Q. In your recent work, you've examined changes in genetic material - for the layperson, what does that mean?
A. We took samples of modern human DNA and examined the mutations that occurred over evolutionary history, and compared them across populations from around the world.
What are some of the examples of the evolutionary changes that have occurred to humans in modern times?
One example of natural selection that’s happened in modern humans is the ability for adults to digest lactose. Originally, lactose intolerance was diagnosed as a genetic disease, because it was first studied in Eastern European populations where most people evolved an allele, which is a variant of a gene, that allows them to digest lactose as an adult.
But it turns out that when we study the whole world, we find that most people can’t digest milk as adults. Ancestrally, there was a mutation that occurred in some European population that spread through Europe and independent African populations that allowed people to digest milk as adults and it spread through the population and that mutation got inherited with high frequency in both males and females.
In your recent research, you suggest that something other than natural selection has caused evolutionary changes. What was that?
So certain kinds of natural selections [such as the ability of adults to digest milk] are still happening. But we've found that, in addition, cultural changes may also be influencing our evolution.
It turns out that, that an accumulation of material goods may have allowed some males to more successfully produce offspring, their offspring may have in turn inherited their material wealth, as well as their genetic predispositions, and passed those on to modern day.
So for example, being able to digest milk as an adult is a beneficial advantage - it allows you to absorb more nutrients - [so is developing an immune response] to some disease. However our findings are a little surprising because there aren't many examples of cultural [values] affecting our DNA.
When did these changes begin to occur in our ancestry?
So there were two things. One, we know that modern humans originated in Africa. A subset, a small group, migrated out of Africa and started to populate the rest of the world, and that small group is a bottleneck, a small neck of genetic males and females. We observed that bottleneck about 50,000 years ago.
The surprising thing is that about 4,000 to 8,000 years ago we can observe a second bottleneck, a second reduction in the number of people who are passing on their DNA, but only in the genetic male lineage. Now, the whole world didn't undergo this reduction at the same time, but this is fascinating because, on average, [it all began] a few thousand years after agriculture spread across the globe.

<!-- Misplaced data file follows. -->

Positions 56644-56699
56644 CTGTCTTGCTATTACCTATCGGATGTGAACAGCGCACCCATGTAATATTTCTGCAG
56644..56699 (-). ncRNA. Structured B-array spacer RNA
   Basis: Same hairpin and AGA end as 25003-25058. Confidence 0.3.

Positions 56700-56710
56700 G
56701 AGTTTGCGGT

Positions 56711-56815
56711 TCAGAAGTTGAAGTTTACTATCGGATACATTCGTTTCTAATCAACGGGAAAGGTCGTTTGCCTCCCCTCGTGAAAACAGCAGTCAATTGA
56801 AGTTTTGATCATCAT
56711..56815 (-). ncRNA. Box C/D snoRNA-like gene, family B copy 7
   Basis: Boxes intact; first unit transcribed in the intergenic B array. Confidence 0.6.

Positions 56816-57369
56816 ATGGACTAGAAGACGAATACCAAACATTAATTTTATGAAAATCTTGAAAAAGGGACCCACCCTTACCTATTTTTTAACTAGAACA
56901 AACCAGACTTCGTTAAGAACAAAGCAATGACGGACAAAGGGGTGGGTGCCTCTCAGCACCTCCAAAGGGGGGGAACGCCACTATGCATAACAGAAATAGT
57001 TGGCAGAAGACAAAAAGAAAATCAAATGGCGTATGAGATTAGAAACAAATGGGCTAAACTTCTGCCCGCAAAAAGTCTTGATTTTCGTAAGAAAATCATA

So is survival of the wealthiest more important than "survival of the fittest"?
I’ll say that two things. First, we observed these changes slightly after the emergence of agriculture, so it was some time before people settled down and actually started to accumulate wealth. But, the second point to understand is that the public thinks about natural selection as "survival of the fittest," but the better way of thinking about natural selection is "survival of the good enough." We have huge populations and those that are very fit will pass on their DNA. But lots of other people who are perfectly reasonable will pass on their DNA as well. So we think of it as survival of the good enough—you were good enough to find a mate and pass on your DNA.
So we have to be very careful when we’re talking about this because what we’re saying is that we observed a significant reduction in the number of males who passed on their DNA and that DNA survived until today. And it was only in the male lineage, not the female lineage. [But this all] coincides very nicely with the onset of agriculture and alongside the accumulation of wealth at different times in different populations.
It's a challenge to say that it was more than all natural selection is [difficult] because we could only study DNA that was passed through the genetic male lineage, the Y chromosome and the genetic female lineage, the Mitochondrial DNA. But yeah it looks that something was really going on...and best as we can tell, the accumulation of wealth and power may have been a [contributor].
So is the next step getting more DNA samples?
Yes, part of the next step is getting more samples and maybe looking at some of the places [where we found samples] that may have been burial sites and so we could get ancient DNA from more people who lived at that time.
However, another avenue is to work more with anthropoligsts who are very familiar with the global pattern of wealth distribution and agriculture. The third part is we've only looked at the six [sex] biased regions of the genome—but there are all the non-sex chromosomes, the autosomes, and you inherit one copy from your genetic dad and one copy from your genetic mom. These pieces hold additional information that we can analyze as well.
Melissa Wilson Sayres
Melissa Wilson Sayres is a professor of computational biology at Arizona State University. Her main research focuses on sex-biased biology where she studies the evolution of sex chromosomes (X and Y in mammals), why mutation rates differ between males and females, and how changes in population history affect the sex chromosomes differently than the non-sex chromosomes. Generally she studies mammals, but is also curious about the sex-biased biology of flies, worms and plants.
Wilson Sayres is also active in public science engagement and outreach. She writes for the evolution blog, pandasthumb.org, routinely teaches in K-12 classrooms, and regularly engages the public in discussions about the difference between sex and gender, the importance (or not) of genetic inheritance, and understanding evolution.